You’d be surprised how many “good Israeli leftists” are truly surprised when I turn down Golan wine, explaining that the Golan is no less occupied than the WB.

    • Shmuel
      November 9, 2010, 7:28 am

      Of course these books (Bible, New Testament, writings of the Church Fathers, Talmud, Quran, Hadiths, etc.) have nasty bits when viewed from a liberal 21st-century perspective. They were written hundreds/thousands of years ago, for God’s sake (literally and figuratively). They have been interpreted and reinterpreted countless times – even by those who fancy themselves “fundamentalists” – and evolved greatly since they were they were first put on parchment, papyrus, wax, clay or whatever.

      Taken in and of themselves, these quotes (like Pipes’ and Geller’s quotes from the Quran) are practically useless in understanding contemporary religious or religiously-inspired behaviour.

    • Psychopathic god
      November 9, 2010, 10:05 am

      Pam Geller ” Islam inspires Nazism. Hitler would be proud of his Muslim army. It seems fitting that Muslims would kick of their Jewish genocidal campaign in Austria. Land of Hitler’s youth and rise to power”

      heh

      from the video on Gilad Atzmon’s site that someone on Mondoweiss recommended yesterday: The Antisemitic side of zionism

      [Herzl's family] moved to Vienna. Herzl, educated in the spirit of the Enlightenment and of progress, which was prevalent in Vienna, admired the culture of the gentile and longed with all his being to be a part thereof. . . .

  9. Kathleen
    November 8, 2010, 9:19 pm

    “and the claim that there should be limits on Muslims’ freedoms had entered the mainstream public discourse”

    Pam Geller took her racist rantings into the “mainstream public discourse”
    Pam Geller ranting at the Tennessee Tea Party

    Pam Geller “It is in the Koran that the Jews must be annihilated”
    link to youtube.com

    Pam Geller

  10. MRW
    November 9, 2010, 12:40 am

    From my email from jewsonfirst: Rabbi Haim Dov Beliak:

    A Muslim Community Center? Why Not? Why Should Jews Care? What is at stake in the fierce debate over Park51, the proposed Muslim community center near Ground Zero? Who are the players and what do they want? In our new paper, A Muslim Community Center? Why Not?, we analyze the arguments and counterarguments in the context of longstanding national conversations about the meaning of religious freedom and what sort of country we are and want to be. Click here for the rest. Well worth reading.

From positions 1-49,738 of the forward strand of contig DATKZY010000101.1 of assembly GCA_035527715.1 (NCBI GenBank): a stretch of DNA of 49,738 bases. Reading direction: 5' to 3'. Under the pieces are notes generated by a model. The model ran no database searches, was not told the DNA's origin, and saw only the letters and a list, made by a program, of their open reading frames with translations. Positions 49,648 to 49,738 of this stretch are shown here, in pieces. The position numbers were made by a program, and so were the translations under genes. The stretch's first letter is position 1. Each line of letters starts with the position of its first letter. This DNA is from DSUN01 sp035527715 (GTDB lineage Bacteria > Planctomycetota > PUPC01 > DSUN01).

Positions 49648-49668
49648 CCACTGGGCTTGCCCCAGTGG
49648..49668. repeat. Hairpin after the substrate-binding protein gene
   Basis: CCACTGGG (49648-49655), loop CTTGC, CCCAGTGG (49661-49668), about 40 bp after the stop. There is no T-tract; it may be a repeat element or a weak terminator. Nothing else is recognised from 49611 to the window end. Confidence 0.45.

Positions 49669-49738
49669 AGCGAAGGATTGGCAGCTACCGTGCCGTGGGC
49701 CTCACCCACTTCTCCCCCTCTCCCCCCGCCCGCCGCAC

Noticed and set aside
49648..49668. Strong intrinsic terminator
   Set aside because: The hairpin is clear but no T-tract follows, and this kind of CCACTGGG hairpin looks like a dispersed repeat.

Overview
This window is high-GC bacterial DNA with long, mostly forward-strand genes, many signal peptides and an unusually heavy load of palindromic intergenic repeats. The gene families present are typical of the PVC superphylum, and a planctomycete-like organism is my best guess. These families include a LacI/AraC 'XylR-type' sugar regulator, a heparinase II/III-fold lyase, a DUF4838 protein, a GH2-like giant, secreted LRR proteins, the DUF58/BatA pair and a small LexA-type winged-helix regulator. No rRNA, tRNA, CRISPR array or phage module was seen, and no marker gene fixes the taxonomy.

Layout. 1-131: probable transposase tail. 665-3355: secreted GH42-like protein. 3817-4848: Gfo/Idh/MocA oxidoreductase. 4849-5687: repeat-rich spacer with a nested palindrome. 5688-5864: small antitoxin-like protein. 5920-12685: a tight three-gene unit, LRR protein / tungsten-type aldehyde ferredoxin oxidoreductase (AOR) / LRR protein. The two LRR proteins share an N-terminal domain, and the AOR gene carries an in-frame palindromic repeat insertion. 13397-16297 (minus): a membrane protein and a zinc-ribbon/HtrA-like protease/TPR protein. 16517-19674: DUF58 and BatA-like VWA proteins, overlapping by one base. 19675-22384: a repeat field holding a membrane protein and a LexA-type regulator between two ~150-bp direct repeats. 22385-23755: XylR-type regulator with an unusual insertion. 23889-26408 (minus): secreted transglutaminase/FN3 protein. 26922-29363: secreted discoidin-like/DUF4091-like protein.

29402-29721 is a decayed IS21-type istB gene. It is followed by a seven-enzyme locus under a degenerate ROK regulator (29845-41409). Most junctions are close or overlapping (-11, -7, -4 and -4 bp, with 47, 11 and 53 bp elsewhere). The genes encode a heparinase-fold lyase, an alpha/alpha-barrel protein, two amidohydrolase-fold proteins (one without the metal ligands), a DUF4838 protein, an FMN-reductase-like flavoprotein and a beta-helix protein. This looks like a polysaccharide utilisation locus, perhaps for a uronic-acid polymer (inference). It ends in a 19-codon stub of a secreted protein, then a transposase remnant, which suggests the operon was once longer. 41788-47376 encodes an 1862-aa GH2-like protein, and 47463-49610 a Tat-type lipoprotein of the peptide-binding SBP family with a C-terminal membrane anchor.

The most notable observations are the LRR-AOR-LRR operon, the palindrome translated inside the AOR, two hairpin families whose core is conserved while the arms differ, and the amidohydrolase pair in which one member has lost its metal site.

11. Psychopathic god
    November 9, 2010, 10:34 am

    The first opposition “began as an argument that was politically acceptable”: that this specific location was “inappropriate” for a mosque.

    There’s a video titled (something like) Jewish Legacy in Pittsburgh, that includes discussion of the building of the first synagogue in the city. A rabbi explains it, in a measured, soft voice: “The wealthy elite of Pittsburgh — the Carnegies, the Mellons — were building their grand mansions along Fifth Avenue. So we Jews bought a piece of land and built a building bigger and grander than them all, to demonstrate that we had arrived, we Jews were a force to be reckoned with.”

    I’ve not done the research to find out if any protests had been lodged against the Jews, telling them it was “inappropriate” for them to build their temple just there . I suspect the rabbi would have mentioned it if it had occurred.

    As well, I recall reading a book about Catholics, specifically Irish Catholics, attempting to gain a toehold in the US. The priests/bishops who built St. Patrick’s Cathedral in NYC designed it to be as grand as possible (iirc, some parts remained unbuilt because funds were not available) in order to show that Protestant Establishment that Phil so dearly loves to hate, that Irish Catholics were a force to be reckoned with. Not sure if there were objections to THAT construction project, either, but I suspect there were: I believe there’s an Episcopal cathedral very close by.

    Drive through any medium-sized town in the US that was established in the early 20th century or late 19th century: churches dominate street corners, across from each other, Presbyterian across from Catholic; Episcopal next door to Lutheran; Methodist around the corner from the Baptist church. People planted their flag. And they all got along, somehow. In my youth, the mantra of the day was, “You take the high road and I take the low road but we will all go to church together.”

  12. Psychopathic god
    November 9, 2010, 10:39 am

    the “made-up religion, Judeo-Christianity,” was made up in the ’50s for a good reason, in order to be inclusive, “to try and communicate the message to a Jewish minority that they weren’t wholly excluded and they would be honored with the great privilege of being associated with Christianity.” Laughter.

    The National (Episcopal) Cathedral in Washington, DC, spearheaded a program to reconcile “the Abrahamic faiths.” Less cumbersome than “Judeo-Christian-Islamic,” wouldn’t you say?